I am trying to publish a C# application that does two main things. First, it runs a VBScript that goes into the SAP (Software solutions business) service and retrieves information in an excel type format. Then my program runs the main C# part and manipulates the data and then stores it into an excel file on the desktop. It works very well on my computer; However, I need to publish this application on three other computers and I am not sure how to do this since the VBScript file I am running is ran through a specific WorkingDriectory that is found on my computer. Is there another way I should be trying to run the VBScript or can I put the file in a spot that has the same working directory no matter where it is installed?

I cannot seem to find many resources for this (probably because I do not know the specific buzzwords) and have only seen VBS files run by using a directory as opposed to being part of the program itself. All other searches to find ways to run other scripts have resulted in the same outcome, running from a specific directory. I have also seen a lot of people say that it is not possible to have the VBScript as a file in the solution and run it right from the program itself.

  • 1
    In C#, you usually don't need to specify the folderpath to access the files that are on the same folder than your application. So, in a pinch, just drop your .vbs on the same folder of your app and call it without specifying anything else but the filename.
    – T. Sar
    Jun 28, 2017 at 16:21
  • 1
    Alex, what about the solution suggested by T.Sar, can you please give some feedback if this works for you or, if not, why not?
    – Doc Brown
    Jun 28, 2017 at 17:03
  • Yes of course @DocBrown! So I did end up with converting my code to C#. This is my final solution because it was clean and since my file was not too big it did not take a long time. I chose to try this one first because of how straightforward it was. I also was able to achieve a good result using another method. I embedded the VBS file in the project and then extracted and executed it during runtime. This worked just as well but did not look as elegant. Jun 28, 2017 at 20:17

1 Answer 1


I see a few possible options here. There are probably other ways about this, too.

  1. See Microsoft Visual Studio 2017 Installer Projects and the MSDN docs on it. This will let you set up an installer project for your C# project. You can specify to include the .vbs file and where on the target machine you want that file copied. You can put that file either in the same directory as the C# program executable, or somewhere like AppData, etc. Then, in your code, point to that location when looking for the .vbs script.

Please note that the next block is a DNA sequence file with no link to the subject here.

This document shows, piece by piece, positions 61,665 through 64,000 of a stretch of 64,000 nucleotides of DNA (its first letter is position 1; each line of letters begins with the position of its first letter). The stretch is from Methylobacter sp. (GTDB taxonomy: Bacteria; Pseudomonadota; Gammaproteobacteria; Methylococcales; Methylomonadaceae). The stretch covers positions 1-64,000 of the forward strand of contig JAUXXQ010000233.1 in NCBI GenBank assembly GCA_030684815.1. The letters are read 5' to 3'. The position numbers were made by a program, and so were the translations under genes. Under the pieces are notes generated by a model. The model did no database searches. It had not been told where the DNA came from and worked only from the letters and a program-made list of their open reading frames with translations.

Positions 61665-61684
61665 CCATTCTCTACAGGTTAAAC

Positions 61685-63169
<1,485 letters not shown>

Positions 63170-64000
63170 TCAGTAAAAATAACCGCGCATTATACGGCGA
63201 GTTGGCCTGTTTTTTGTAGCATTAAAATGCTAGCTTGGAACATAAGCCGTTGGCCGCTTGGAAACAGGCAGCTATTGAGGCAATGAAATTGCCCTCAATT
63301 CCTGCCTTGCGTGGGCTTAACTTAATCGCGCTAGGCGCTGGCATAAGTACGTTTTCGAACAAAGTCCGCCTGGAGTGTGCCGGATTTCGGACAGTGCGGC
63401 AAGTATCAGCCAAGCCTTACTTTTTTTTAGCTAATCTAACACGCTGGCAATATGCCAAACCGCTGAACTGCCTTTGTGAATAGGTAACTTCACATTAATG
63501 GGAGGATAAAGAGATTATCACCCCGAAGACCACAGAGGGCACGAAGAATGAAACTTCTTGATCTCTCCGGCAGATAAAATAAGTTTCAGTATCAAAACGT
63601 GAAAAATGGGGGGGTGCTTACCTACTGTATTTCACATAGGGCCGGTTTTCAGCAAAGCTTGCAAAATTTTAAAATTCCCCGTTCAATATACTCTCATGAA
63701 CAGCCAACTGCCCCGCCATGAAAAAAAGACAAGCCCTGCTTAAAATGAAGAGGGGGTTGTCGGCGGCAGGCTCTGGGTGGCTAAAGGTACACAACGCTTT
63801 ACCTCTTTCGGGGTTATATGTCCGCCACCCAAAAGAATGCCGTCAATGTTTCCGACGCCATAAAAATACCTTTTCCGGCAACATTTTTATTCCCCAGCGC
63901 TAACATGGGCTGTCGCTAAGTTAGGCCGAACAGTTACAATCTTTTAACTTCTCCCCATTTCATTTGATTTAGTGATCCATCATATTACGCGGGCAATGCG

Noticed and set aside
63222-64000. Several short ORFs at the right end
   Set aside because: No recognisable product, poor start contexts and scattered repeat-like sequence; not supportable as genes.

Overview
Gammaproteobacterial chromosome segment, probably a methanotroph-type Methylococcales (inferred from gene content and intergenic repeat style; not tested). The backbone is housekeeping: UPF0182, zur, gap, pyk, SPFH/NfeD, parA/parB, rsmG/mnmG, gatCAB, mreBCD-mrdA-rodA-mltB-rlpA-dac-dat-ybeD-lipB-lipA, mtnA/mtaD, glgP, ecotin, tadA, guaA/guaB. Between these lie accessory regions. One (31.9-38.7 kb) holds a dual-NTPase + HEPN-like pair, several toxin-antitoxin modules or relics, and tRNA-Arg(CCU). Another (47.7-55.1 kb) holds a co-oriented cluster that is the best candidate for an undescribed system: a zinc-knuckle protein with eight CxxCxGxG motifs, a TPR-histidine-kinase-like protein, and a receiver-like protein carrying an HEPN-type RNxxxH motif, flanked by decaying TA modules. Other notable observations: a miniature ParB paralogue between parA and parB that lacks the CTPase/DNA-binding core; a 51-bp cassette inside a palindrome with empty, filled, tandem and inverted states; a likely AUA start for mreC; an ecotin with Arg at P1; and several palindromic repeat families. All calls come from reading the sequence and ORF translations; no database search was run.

• (+) This will provide a consistent and simple way to set up the app on each target machine.
    • (-) You'll have to make another project and it there's a slight learning curve to getting it set up correctly.
  2. You can execute the commands from the .vbs script from within your C# code. This eliminates the need for the extra .vbs file. This SO question covers how to do that, but there are resources all over if you Google it.

    • (+) You don't have to worry about the extra .vbs file
    • (+) All code for the app is in one place
    • (-) If the vbs code needs to change, then you'll have to recompiple and re-deploy on all machines
  3. Re-write all of the vbs code in actual C#. This might work if the vbs is short and simple, but I understand if there's a lot to it than this is a lot of extra work.

To answer your question more directly, though, usually files used by the program are kept in the same folder that the program will be installed in, or somewhere under AppData, such as \AppData\Local\MyProgram\MyProgramsScript.vbs.

Your Answer

By clicking “Post Your Answer”, you agree to our terms of service, privacy policy and cookie policy

Not the answer you're looking for? Browse other questions tagged or ask your own question.